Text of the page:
The way workplaces are organised has often aimed to either emphasise differences in hierarchical terms, or deny them with neutral and standardised models. Today, there are attempts to see differences as a resource. But still the underlying thought seems to consider “the differences” and to “include them” or “value them”. And so the attitudes stereotypically attributed to women become resources to be capitalised on in the new organisation of the market, in after-sales services, in customer loyalty and in new personal services: hospitality, empathy, seductiveness. The commonplace is that the recognition of differences and opposing forms of discrimination are “good manners”, a “conformism of the politically correct”. “What harm will a joke about your colleague, or appreciation of her, do?” Those who do not “play the game” are labelled as wanting to impose pedantic “rules”. Yet it is quite the opposite: the joke, the smirk, the comment on a colleague’s physical appearance are anything but transgressions. Even if they are smuggled through as “spontaneity” they reimpose conformity to “unwritten rules” and consolidated clichés.
Even today, for men, valuing differences in the world of work appears to be an issue that concerns the inclusion of others (women, sexual minorities, other cultures …). But what if the recognition of plurality, of diversity asked us to recognise men as different? What if it asked us to try to differ from stereotypical roles and models? We have always thought that the problem does not concern us, we have thought of ourselves as the standard against which all other differences are, by default, measured. But we could try to shift our point of view: not limiting ourselves to taking on the “rights of others” but recognising how the inferiorisation and discrimination of women, the stigmatisation of homosexual people, and of people with other differences, not only propagate injustice towards them, but also create a cage for white, heterosexual, productive and self-sufficient men. There is no need for excessively complex or in-depth analyses: each of us has always known this more or less consciously. When, at age three, they tell us not to cry so as not to look like a “girl”, they tell us that girls have less dignity but also that to hold on to our own dignity, we must learn not to listen to our emotions, to hide them until we no longer recognise them. And when, at 13, we witness a boy being insulted by being referred to as “queer” or “a faggot” we not only discover violence towards homosexual people, but we register it as a warning for every boy and man: “Anyone who crosses the lines of ‘obligatory manhood’ or transgresses its unwritten rules will be ridiculed.” Social relationships between men are impaired and impoverished: the only possible contact is a slap or a playful punch, you have to stick to the joke, competition, or heavy-handed camaraderie.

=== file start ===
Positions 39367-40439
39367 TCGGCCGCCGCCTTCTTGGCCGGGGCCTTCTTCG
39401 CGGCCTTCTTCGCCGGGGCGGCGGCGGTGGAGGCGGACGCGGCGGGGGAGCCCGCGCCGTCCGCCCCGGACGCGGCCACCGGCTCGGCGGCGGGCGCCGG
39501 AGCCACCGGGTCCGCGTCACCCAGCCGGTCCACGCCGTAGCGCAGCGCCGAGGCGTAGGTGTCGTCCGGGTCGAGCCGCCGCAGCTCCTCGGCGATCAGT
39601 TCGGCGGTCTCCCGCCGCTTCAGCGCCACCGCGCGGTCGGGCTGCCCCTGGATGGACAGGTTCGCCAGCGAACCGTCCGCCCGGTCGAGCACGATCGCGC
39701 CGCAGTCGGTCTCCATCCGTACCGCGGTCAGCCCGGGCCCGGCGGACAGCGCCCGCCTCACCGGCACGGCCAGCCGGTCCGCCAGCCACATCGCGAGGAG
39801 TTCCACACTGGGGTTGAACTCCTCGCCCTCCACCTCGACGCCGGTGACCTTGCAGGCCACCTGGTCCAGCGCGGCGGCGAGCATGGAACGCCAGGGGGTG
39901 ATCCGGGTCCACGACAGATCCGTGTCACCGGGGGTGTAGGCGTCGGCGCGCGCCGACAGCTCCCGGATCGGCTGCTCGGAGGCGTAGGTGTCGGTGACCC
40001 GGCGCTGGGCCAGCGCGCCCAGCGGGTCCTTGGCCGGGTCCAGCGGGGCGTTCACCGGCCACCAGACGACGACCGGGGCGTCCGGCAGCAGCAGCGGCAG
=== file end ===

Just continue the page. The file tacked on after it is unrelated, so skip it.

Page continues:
Today we realise that the stereotypical roles of women and men, divided between caring work and professional commitments, prove to be a cage for us, too. For too long we have thought of work as our place of self-actualisation, as a framework for the construction of male genealogies. Through work and by producing an income we have found confirmation of our role (“My wife does not need to work”, “I am the one who brings home the money”). We have underestimated the obstacles that women have encountered at work, or considered them “natural and inevitable” (the lack of promotions or the lack of hiring because, “You know what will happen when she has a child”). Even today, a mother who invests in her career is criticised for her “ambition” while a man who chooses to stay at home to “make baby food and change diapers” is considered to be lacking the necessary dedication and competitive determination. A man who chooses not to limit himself to teaching his children to ride a bicycle, who tries to build a close relationship with them, is still called a “mammo”: a man who performs female functions that undermine his authority and virility. At the same time, a woman who asserts herself at work is one “with the right attributes”. Language reveals to us that we have no points of reference for recognising change. Today, with work becoming precarious and intermittent, with women increasingly present in work and, above all, with families that are no longer rigid and immovable… we discover that this model is limiting for us, too. This division of roles results, for example, in mothers more often being granted custody in cases of separation. While the stereotype rewards us and rewards us in our careers, we find that it penalises us in relationships with our children. Yet the most common trend among separated fathers is not to critically address that stereotype. There is no recognition yet that women being fulfilled at work, or men having an experience of being a father that is no longer connected to them being the “heads of the family”, or breadwinners, can be opportunities to gain space and legitimacy for one’s parenting experience and a richer relationship with one’s children. The most widespread response are rancorous claims of being victimised by female opportunism and paranoid representations of an anti-male conspiracy that is shared by institutions, the media and the courts. More generally, the change in roles, destinies and relationships for women and men is represented by the media, and by commonplaces, as a threat to men, their idea of themselves, their way of being in the world. We describe change as a threat and not as an opportunity for men. Perhaps also for this reason, men still fail to recognise and express their desire to be capable of transforming roles, working styles, forms of sociality. If we experience changes following a past model, that is impossible and limiting for ourselves, we will only be able to live in victimhood, resentment or nostalgia. If something has no name, it struggles to exist. If we do not have the words to express the new male experience, to share a different way to be fathers, to represent the male body and the desires of men, we will hardly be able to produce a different expression of our being in the world.